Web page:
Dallas and Dak Prescott: What’s the deal?
The Cowboys and their franchise quarterback still have time to figure it out
Don’t shed a tear for Dallas Cowboys quarterback Dak Prescott. Regardless of whether the Pro Bowler and the team agree to a multiyear contract extension soon, Prescott, because of the exclusive franchise tag, will be paid about $27 million next season. In any line of work, that’s spectacular compensation.
That established, Prescott’s protracted contract negotiations could become a potential minefield for the Cowboys, especially following the player’s breakout season during the Year of the Black Quarterback. With 4,902 yards passing, Prescott finished one yard short of the Cowboys’ single-season franchise record established by Tony Romo in 2012. Prescott ranked fourth in the league with both 30 touchdown passes and a 70.2 Total QBR.
By any metric, Prescott, 26, is among the group of young, star black players at the game’s most important position – Kansas City Chiefs Super Bowl MVP Patrick Mahomes is at the front of the line – who will lead the NFL into its next 100 years. Besides his outstanding numbers, Prescott is also the Cowboys’ leader. Spend any time around the Cowboys, and you’ll hear story after story about the confidence Prescott inspires in his teammates. Former longtime Cowboys tight end Jason Witten spoke for many in the organization during training camp in Oxnard, California, in July 2019, saying, “Everybody respects him. They want to play for him. They listen to him. They believe in him.”
Cover Three: Dak Prescott gets the franchise tag, new QB in Indianapolis
The Cowboys know Prescott is their guy. But all players want the security of multiyear deals. Elite players who are also proven leaders on and off the field demand it. And rightfully so.
Former Cowboys running back Calvin Hill, who can understand both sides, says Prescott should seek the best contract possible.
“It’s a business,” Hill said on the phone last week. “You can never forget that.”
A longtime team consultant in the Cowboys’ player development program, Hill has closely observed Prescott’s development from an unheralded fourth-round pick (134 players were taken ahead of Prescott) out of Mississippi State in the 2016 NFL draft to the most important player on America’s Team.
“I want to be clear about this, I’m not involved with that [contract negotiations], but I would imagine they’re still going to continue to work on a long-term deal,” said Hill, who played 12 seasons in the NFL and was a four-time Pro Bowler. “Why do I say that? Because I know what Jerry, and the whole Jones family, thinks of him. In my mind, that’s big.
“Have you ever seen our [game] program? He’s the face of the Cowboys. Everyone understands what he means to the team. The team and the league look at him as being a guy who can help sell the league. That’s very important for him. So what type of position is he in right now? He’s in a very enviable position.”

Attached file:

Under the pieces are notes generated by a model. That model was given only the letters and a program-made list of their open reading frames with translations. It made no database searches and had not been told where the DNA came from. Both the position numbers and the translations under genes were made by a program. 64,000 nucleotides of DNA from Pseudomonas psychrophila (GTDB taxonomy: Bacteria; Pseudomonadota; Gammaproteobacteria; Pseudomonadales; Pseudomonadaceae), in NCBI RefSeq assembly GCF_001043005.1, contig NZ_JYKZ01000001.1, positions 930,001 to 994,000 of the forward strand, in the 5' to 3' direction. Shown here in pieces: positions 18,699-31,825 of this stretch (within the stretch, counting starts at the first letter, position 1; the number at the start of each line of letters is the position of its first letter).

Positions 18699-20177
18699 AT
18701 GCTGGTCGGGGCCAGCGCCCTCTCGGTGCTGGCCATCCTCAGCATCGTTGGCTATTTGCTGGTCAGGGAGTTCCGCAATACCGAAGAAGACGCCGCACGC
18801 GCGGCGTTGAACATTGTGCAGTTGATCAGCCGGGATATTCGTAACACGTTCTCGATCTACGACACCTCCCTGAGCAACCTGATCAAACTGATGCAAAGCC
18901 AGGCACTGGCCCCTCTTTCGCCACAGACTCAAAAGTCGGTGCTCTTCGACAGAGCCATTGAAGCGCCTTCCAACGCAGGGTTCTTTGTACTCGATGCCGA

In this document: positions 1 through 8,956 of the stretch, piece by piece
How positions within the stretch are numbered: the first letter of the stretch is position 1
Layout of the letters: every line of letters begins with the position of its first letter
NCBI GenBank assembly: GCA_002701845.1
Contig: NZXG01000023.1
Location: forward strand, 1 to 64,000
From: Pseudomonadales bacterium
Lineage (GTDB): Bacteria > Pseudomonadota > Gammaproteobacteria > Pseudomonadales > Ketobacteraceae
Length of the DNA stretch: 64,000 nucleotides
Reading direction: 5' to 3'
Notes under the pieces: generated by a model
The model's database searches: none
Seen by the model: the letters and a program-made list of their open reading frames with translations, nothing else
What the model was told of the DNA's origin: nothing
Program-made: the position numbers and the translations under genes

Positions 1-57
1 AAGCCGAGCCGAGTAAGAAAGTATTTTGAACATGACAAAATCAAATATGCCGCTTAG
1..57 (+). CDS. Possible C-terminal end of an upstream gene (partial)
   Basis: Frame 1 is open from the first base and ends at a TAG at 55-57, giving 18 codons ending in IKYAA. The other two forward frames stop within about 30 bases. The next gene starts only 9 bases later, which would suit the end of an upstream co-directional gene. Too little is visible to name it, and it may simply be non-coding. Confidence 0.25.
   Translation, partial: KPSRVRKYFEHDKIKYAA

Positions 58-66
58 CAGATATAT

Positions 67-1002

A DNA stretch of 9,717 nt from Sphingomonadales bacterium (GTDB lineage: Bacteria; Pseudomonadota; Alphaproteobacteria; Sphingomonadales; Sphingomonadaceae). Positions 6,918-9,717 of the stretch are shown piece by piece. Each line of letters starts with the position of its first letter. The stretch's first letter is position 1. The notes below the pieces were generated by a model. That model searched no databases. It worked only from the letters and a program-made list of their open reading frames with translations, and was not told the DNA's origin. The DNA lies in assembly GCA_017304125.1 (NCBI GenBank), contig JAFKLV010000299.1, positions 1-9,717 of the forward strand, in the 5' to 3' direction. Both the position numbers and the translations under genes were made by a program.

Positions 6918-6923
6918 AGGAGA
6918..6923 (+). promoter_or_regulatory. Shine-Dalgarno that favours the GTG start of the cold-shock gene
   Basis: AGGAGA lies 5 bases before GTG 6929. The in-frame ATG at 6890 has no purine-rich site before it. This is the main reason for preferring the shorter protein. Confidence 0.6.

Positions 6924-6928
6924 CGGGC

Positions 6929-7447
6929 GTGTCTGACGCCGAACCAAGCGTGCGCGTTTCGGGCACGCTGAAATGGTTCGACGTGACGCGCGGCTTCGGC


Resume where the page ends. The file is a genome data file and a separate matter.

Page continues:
If the Cowboys’ relationship with Prescott becomes strained, they run the risk of eventually losing their franchise quarterback. That would likely be a major setback for the organization. Just ask Washington’s NFL franchise about how that can go.
Back in the 2012 draft, Washington used a fourth-round pick to select signal-caller Kirk Cousins out of Michigan State. After serving as a backup his first three seasons, Cousins, in 2015, set a single-season franchise record for passing yards and led Washington to only its second NFC East title in 16 years. The next season, Cousins broke his own record.
During Cousins’ run, Washington officials repeatedly botched contract negotiations with him. The team ultimately placed the franchise tag on him twice, making Cousins the only quarterback to play under the designation in consecutive seasons. His relationship with the team irreparably damaged, Cousins was eager to leave Washington.
After the 2017 season, Cousins joined the Minnesota Vikings in free agency. Washington, which had winning records in two of Cousins’ three seasons atop the roster, went 10-22 the next two years.
Knowing how much the Cowboys value Prescott, Hill would be shocked if the two sides – which have until July 15 to work out a long-term deal – ever got close to that territory. And if Prescott stays in Dallas, Hill sees many benefits for the star quarterback.
“Because he’s the quarterback of the Cowboys, look at all the other opportunities he had,” said Hill, who is the father of Basketball Hall of Famer Grant Hill.
Prescott is believed to have made millions as a corporate pitchman – he has marketing deals with Pepsi, Frito-Lay, Oikos, Beats by Dre and Adidas, among others – and has banked additional funds through the league’s performance-based pay system for players who outperform their draft slot, which the former fourth-rounder obviously has done in a big way. Additionally, because of the Cowboys’ immense nationwide popularity, many former Dallas star passers have cashed in during their post-playing days as well.
“If he [Prescott] wins a Super Bowl, he’ll be elevated to the status of Roger [Staubach] and Troy [Aikman],” Hill said. “The world will be his oyster. Again, he’s the quarterback of the Dallas Cowboys. That’s what it used to be like to be the center fielder of the New York Yankees. … That’s not a bad position to be in.”
Few NFL players will ever be as well-positioned as Prescott is right now. But remember: Being paid great and being paid what one truly deserves aren’t necessarily the same thing.